Missouri Football Three Keys: Kentucky

Missouri football Three keys

When considering what Missouri needed to do to beat South Carolina this past weekend, the roadmap for success involved forcing Spencer Rattler to do more, not allowing Gamecock running back MarShawn Lloyd to do anything, and cutting down on mistakes.

By Matt Zemek

The Tigers performed each and every one of those tasks to perfection. Their reward was a solid road win which continues to move this season in the right direction. Now, Missouri gets to follow a similar plan and line of attack once again. The Tigers face a team which is similar to South Carolina, the Kentucky Wildcats. Here’s how Eli Drinkwitz can keep this season on track.

Treat Will Levis exactly like the Wildcats treated Spencer Rattler

Will Levis and Spencer Rattler have obvious similarities as SEC quarterbacks. Levis lacks a big arm. He’s a Trent Dilfer type of quarterback in that he is generally responsible with the ball but will make a mistake or two on a big stage. Most of his throws will be in the short flats or the middle of the field. Given the level of defense Mizzou is playing right now, the Tigers should have every expectation that they can contain Levis and bottle up the Kentucky offense, much as they smothered Rattler and the South Carolina passing game. Missouri’s defense is the clear strength of the team. Pouncing on limited, flawed quarterbacks is an essential component of a Missouri victory.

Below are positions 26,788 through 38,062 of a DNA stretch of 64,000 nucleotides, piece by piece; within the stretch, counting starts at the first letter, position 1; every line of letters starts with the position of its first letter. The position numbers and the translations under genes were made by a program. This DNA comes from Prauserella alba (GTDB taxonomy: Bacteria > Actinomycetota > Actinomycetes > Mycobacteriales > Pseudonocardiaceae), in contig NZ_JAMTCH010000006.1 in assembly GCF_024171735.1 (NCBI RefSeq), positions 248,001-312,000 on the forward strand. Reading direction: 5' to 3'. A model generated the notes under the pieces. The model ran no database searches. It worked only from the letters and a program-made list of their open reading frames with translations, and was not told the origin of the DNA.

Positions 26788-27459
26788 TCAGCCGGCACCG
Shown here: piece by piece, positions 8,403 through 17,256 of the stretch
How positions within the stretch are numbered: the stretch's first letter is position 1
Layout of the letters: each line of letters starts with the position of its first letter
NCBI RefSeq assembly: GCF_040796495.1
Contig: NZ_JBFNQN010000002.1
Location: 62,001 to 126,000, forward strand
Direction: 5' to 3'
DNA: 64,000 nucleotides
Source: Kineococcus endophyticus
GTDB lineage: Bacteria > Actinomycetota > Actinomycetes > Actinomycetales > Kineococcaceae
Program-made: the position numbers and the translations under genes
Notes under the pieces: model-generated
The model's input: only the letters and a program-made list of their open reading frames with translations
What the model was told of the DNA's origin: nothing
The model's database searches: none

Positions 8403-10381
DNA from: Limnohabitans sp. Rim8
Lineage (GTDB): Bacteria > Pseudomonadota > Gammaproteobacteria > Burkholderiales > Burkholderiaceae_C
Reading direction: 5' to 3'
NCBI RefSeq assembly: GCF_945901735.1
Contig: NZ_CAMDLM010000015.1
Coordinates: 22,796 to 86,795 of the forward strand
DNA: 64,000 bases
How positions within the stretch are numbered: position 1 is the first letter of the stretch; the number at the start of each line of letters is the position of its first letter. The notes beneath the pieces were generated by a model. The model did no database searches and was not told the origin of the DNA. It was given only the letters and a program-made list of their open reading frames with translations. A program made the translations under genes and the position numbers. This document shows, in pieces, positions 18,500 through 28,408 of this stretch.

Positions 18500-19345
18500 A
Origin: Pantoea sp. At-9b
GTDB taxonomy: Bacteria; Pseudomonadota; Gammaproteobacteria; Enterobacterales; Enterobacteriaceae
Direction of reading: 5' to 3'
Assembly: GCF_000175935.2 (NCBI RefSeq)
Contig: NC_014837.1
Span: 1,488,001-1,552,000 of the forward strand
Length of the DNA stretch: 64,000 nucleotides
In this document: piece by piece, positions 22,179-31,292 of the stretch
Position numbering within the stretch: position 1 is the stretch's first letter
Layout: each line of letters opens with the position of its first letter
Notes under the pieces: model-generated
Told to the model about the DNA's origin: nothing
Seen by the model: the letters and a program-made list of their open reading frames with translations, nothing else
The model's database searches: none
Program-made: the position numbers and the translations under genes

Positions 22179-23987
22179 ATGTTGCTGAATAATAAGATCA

Key on Chris Rodriguez

The Kentucky running back is a different type of back than MarShawn Lloyd of South Carolina. He doesn’t have the consistency or star power of Lloyd, but Rodriguez has proven he can do serious damage to opposing defenses. It doesn’t show up all the time, but the potential is there. Which version of Rodriguez will show up in this game? Missouri has to do its best to make sure the best version never emerges.

Brady Cook must balance ball security with limited aggression

This game key can also be called, “Pick your spots wisely.” Mizzou has had a strong defense nearly all year (the Kansas State game being an exception), but Kentucky is right behind the Tigers. Mizzou fields the nation’s 19th-ranked total defense and Kentucky is 20th. The statistical differences between the two defenses are negligible; only nine total yards allowed per game separate the two teams. Kentucky just faced Tennessee. The Vols have an elite offense. Missouri has a very ordinary offense. Brady Cook obviously doesn’t want to give a short field to Kentucky’s offense by committing an unnecessarily risky throw in his own territory. However, at or near midfield, Brady Cook needs to take some shots down the field. If he gets intercepted inside the Kentucky 5-yard line on a deep ball, that’s just like a coffin-corner punt. Kentucky will have bad field position. Cook needs to know when to take a chance and when to play it safe in this game.

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